previous peak always bears close watching. Weekly momentum indicators also
suggest a potential overbought condition.
The 9-week RSI line (top box) is nearing
overbought territory at 70. While the 14-week slow stochastics
oscillator (middle box) is already well into overbought territory over
80. That doesn’t mean that the ACWI won’t clear its 2018 peak. It just means
that global stocks have another chart barrier to overcome. More than half of
the ACWI (56%) is comprised of U.S stocks (which have already hit new highs).
Foreign stocks (which are lagging way behind the U.S.) are holding it back.
Foreign Stock Index is Also Testing Resistance
The weekly bars in Chart 2 shows the MSCI All Country
World Index ex US iShares (ACWX) lagging way behind the ACWI in
Chart 1. That of course is because the ACWX doesn’t include the U.S. which is
the strongest market in the world. Chart 2 shows us what the rest of the world
(which includes foreign developed and emerging markets) looks like. And it
looks much weaker. That shouldn’t come as a surprise because weakess in foreign
economies is one of the main reasons that global central bankers in the
Asia-Pacific region, Europe, and the U.S. are starting to lower interest rates
again. And that weakness is reflected in weaker stock markets.
Chart 2 shows the ACWX up against some potential resistance of its
own. The red lines on the chart measure Fibonacci retracement levels measured
from the early 2018 peak to bottom formed last December. And it shows the ACWX
testing the 62% retracement line which often acts as a potential resistance
barrier (red circle). The ACWX is also testing previous highs formed during the
second half of last year. There again, that doesn’t mean those resistance lines
won’t be broken. It just means that foreign stocks have to clear those barriers
to resume their uptrend. Another upleg in foreign stocks is probably needed to
push the ACWI in Chart 1 into record territory.
STA Investment Committee Luke Patterson, CEO & Chief Investment Officer Mike Smith, President Andrei Costas, Senior Investment Analyst (Equity Strategies) Nan Lu, Senior Investment Analyst (Fixed Income Strategies)
CBO Report Looks at Effect of Raising the Federal Minimum Wage
Written by: Scott A. Bishop, MBA, CPA/PFS, CFP®
The federal minimum wage (FMW), currently $7.25 per hour, hasn’t increased since 2009—the longest stretch with no federal increases since 1938, when the minimum wage was created. Several presidential candidates as well as proposed House Bill H.R. 582, Raise the Wage Act, would raise the FMW. What effect would a wage increase have on wage earners, families, employers, and the economy?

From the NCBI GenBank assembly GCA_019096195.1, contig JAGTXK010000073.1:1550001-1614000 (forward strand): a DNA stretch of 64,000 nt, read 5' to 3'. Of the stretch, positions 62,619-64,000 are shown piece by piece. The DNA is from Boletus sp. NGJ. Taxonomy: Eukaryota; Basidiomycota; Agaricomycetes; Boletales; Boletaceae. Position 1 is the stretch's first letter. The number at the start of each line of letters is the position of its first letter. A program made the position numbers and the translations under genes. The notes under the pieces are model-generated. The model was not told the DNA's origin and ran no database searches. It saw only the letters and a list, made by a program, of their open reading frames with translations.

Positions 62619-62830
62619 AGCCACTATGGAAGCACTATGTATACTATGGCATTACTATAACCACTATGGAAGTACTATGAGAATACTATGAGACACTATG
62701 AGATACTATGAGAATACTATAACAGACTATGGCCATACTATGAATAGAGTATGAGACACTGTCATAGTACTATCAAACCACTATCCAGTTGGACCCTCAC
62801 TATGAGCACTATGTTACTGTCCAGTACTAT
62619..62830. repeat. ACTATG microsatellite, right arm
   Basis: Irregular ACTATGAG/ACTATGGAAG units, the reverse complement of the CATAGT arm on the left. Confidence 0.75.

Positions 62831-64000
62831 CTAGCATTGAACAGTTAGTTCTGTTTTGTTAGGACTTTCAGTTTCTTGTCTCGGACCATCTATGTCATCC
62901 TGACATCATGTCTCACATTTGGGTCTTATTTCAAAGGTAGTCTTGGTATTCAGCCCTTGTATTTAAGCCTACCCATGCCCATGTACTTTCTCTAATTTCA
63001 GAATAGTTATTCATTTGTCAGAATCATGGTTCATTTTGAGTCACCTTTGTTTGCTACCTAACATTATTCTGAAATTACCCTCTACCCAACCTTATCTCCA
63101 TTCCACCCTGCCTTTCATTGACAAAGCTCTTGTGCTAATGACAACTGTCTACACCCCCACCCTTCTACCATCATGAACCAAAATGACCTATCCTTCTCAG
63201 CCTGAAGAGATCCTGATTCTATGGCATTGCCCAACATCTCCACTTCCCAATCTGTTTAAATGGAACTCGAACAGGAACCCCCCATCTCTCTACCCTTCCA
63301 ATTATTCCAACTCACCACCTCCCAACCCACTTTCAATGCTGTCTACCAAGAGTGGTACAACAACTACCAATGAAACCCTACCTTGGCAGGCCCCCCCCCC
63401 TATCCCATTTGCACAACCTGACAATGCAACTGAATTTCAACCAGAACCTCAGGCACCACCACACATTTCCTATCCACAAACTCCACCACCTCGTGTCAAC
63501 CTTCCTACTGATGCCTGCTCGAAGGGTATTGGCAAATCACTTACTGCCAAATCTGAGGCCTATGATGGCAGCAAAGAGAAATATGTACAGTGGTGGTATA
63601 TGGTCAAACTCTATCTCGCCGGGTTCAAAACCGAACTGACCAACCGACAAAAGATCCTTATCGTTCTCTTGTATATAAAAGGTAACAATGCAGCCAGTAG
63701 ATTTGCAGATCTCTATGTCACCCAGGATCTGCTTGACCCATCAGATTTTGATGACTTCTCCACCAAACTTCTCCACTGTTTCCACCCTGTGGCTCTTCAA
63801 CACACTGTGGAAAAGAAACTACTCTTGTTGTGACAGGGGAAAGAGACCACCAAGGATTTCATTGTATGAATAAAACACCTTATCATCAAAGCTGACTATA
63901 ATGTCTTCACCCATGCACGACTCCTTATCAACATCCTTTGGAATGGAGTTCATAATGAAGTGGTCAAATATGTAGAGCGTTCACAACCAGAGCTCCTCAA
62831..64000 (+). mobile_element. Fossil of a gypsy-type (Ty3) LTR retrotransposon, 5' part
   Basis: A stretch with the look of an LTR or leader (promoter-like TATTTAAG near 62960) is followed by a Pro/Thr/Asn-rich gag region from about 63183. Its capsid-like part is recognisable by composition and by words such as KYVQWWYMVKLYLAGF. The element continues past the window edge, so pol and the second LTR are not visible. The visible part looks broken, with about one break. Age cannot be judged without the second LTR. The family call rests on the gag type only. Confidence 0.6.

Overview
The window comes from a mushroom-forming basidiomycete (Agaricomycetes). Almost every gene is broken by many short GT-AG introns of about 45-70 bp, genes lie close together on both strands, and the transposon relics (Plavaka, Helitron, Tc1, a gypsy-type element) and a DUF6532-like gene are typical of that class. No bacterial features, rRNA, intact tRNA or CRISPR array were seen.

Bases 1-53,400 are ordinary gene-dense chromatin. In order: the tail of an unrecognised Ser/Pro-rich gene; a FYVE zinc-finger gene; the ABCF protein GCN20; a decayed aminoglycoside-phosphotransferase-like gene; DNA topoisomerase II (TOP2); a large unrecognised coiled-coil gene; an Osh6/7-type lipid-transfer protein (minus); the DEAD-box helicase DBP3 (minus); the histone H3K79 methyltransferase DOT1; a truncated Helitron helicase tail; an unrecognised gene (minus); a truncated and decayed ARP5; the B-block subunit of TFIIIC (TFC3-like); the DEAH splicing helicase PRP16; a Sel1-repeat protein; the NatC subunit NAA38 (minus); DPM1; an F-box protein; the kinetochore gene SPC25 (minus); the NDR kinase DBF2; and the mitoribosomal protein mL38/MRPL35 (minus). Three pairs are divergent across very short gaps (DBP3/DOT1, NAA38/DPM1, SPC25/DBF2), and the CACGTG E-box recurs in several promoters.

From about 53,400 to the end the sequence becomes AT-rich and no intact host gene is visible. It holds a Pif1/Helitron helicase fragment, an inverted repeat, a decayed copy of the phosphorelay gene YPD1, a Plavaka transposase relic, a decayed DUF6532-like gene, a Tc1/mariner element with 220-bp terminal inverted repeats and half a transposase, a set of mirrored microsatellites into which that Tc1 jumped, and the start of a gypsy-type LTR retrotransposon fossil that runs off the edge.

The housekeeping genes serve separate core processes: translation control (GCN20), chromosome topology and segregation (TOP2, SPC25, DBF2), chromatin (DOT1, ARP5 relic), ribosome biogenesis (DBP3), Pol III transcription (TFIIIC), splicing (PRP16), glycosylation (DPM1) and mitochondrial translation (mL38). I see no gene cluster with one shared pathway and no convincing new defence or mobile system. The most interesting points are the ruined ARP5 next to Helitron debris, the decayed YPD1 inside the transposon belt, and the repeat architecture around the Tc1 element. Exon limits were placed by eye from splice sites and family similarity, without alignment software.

The Congressional Budget Office (CBO) released a new report that examined the impact of raising the federal minimum wage to $10, $12, or $15 per hour by 2025 and how this would affect employment and family income. According to the CBO, for the roughly 40 million wage-earners, the $15 option would be the most impactful, boosting the wages of 17 million workers who would otherwise earn less than $15 per hour. Another 10 million workers earning slightly more than $15 per hour might see their wages rise as well. But 1.3 million other workers would become jobless, according to the CBO’s median estimate. Also, there is a two-thirds chance that between zero and 3.7 million workers could be affected by a change in employment. However, the number of people with annual income below the poverty threshold in 2025 would fall by 1.3 million.
To summarize the CBO’s findings, the $15 option would:
• Boost workers’ earnings through higher wages, though some of those higher earnings would be offset by higher rates of joblessness • Reduce business income and raise prices as higher labor costs are absorbed by business owners and then passed on to consumers and • Reduce the nation’s output slightly through the reduction in employment and a corresponding decline in the nation’s stock of capital (such as buildings, machines, and technologies).
Based on these possible outcomes and the CBO’s estimate of the median effect on employment, the $15 option would reduce total real (inflation-adjusted) family income in 2025 by $9 billion, or 0.1%. It should be noted that there is considerable uncertainty about the size of any option’s effect on employment, because future wage growth under current law is uncertain, and because the responsiveness of employment to an increase in the minimum wage is unclear.
Nevertheless, the CBO report seems to indicate that a wage increase would have both positive and negative ramifications. More families would have incomes above the federal poverty level. However, the cost of the wage increase could cause a reduction in the labor force. In addition, higher-income earners who buy more goods and services, could see those prices increase.